Interstellar Tupperware
There is nothing that breathes life into a droll existence quite like giving into whims. My art projects this semester have been, for the most part, entirely up to me. So my whims have been given full sway, and have told me it’s high time I crossed into different disciplines, but not if that means letting go of all the traditional production methods I have nurtured over the years. An example, you say? I would be delighted! Take my recent endeavor in Internet Studios. I like to call it “Interstellar Tupperware.” This watercolor sci-fi web comic does not end well, maybe doesn’t end at all, and rambles about in much the same fashion as the characters. After all, what do you do when displaced ten thousand years in the future, besides try to figure out what happened? “Interstellar Tupperware” tells an odd story in a jumpy format, with audio, visual, and appearing text. The reader is not omnipotent, and must follow the story at a similar pace to the characters.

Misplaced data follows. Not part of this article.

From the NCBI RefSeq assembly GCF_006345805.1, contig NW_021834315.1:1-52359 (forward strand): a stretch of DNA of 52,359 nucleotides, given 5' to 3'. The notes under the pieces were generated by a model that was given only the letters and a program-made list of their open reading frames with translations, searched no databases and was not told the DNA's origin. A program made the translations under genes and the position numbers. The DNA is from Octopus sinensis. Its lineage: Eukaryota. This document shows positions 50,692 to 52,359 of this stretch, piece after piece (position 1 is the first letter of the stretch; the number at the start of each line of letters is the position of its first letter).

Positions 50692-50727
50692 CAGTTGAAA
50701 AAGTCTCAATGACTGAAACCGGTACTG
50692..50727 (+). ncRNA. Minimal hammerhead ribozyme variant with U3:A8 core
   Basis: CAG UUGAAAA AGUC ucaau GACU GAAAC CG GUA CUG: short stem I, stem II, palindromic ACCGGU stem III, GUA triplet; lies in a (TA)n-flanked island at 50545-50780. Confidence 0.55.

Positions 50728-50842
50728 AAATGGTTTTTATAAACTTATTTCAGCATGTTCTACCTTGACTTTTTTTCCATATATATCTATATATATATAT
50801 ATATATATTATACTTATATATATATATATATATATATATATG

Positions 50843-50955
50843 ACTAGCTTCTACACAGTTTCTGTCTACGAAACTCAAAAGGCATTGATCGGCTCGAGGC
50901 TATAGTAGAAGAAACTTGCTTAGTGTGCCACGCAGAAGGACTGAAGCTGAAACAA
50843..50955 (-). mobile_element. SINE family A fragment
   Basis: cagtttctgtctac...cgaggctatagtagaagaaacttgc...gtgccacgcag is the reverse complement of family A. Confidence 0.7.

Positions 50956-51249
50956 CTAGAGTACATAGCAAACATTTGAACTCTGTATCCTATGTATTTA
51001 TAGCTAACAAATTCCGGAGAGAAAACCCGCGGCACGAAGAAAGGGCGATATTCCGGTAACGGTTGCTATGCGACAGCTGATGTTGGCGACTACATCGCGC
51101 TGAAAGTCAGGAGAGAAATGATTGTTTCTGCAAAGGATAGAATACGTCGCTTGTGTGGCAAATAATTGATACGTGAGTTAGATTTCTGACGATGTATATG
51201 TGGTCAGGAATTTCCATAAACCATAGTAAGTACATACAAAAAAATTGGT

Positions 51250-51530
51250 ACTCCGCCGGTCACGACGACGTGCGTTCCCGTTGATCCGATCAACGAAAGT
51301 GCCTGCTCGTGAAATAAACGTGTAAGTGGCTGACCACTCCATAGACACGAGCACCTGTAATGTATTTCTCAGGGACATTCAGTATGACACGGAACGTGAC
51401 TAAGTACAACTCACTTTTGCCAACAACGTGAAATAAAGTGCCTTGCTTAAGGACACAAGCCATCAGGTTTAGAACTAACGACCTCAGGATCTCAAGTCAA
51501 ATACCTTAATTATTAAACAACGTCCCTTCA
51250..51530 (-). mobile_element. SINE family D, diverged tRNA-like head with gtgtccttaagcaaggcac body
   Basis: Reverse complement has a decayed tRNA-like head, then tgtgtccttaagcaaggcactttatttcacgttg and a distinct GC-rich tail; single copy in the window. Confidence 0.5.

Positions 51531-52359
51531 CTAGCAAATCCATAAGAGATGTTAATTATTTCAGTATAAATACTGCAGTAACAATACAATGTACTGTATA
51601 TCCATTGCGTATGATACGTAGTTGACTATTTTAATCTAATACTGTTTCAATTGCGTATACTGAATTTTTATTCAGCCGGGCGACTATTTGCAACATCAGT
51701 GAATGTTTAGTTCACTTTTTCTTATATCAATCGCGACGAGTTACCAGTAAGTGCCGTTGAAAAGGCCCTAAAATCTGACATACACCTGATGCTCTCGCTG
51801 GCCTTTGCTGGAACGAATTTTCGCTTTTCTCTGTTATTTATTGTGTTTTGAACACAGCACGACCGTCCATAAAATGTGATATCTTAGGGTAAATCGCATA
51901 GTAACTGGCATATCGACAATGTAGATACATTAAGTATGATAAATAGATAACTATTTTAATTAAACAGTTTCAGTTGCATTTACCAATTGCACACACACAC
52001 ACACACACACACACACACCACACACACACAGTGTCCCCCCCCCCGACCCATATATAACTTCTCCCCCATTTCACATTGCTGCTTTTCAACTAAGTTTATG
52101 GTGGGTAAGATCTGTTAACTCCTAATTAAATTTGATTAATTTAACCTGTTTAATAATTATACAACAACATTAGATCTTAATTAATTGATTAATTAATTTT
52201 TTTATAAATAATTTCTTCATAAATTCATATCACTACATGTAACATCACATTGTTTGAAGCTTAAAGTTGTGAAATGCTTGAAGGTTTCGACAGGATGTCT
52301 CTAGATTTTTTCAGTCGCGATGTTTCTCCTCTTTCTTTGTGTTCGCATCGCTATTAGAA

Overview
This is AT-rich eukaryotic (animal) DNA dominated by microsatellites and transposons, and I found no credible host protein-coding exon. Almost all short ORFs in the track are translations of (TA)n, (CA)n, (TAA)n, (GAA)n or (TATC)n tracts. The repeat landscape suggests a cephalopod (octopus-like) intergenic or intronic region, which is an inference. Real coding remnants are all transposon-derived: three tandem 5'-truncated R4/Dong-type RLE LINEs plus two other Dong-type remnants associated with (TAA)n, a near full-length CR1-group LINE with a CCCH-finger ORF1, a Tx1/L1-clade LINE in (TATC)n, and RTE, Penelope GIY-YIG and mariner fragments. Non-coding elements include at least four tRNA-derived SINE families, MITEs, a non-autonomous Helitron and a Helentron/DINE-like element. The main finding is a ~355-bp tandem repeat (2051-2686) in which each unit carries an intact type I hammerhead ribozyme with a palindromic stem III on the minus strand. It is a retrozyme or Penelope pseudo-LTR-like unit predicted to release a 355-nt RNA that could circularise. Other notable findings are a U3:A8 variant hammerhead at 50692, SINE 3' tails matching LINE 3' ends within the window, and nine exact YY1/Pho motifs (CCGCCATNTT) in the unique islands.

I prefer a traditional drawing and painting approach, as also seen in my design projects. I have chosen colored pencil and paint over digital imagery more often than not, which can backfire, but for the most part works well enough. The furthest I have withdrawn from this approach has been in 3-d modeling, where I have prototyped compartment jewelry for use as theater props or novelty items. Once again, this has been a time of operating on whims and, frankly, it has worked out in a gorgeous way. I have narrowed down the sorts of styles I find contagious, and what I’d rather stay away from.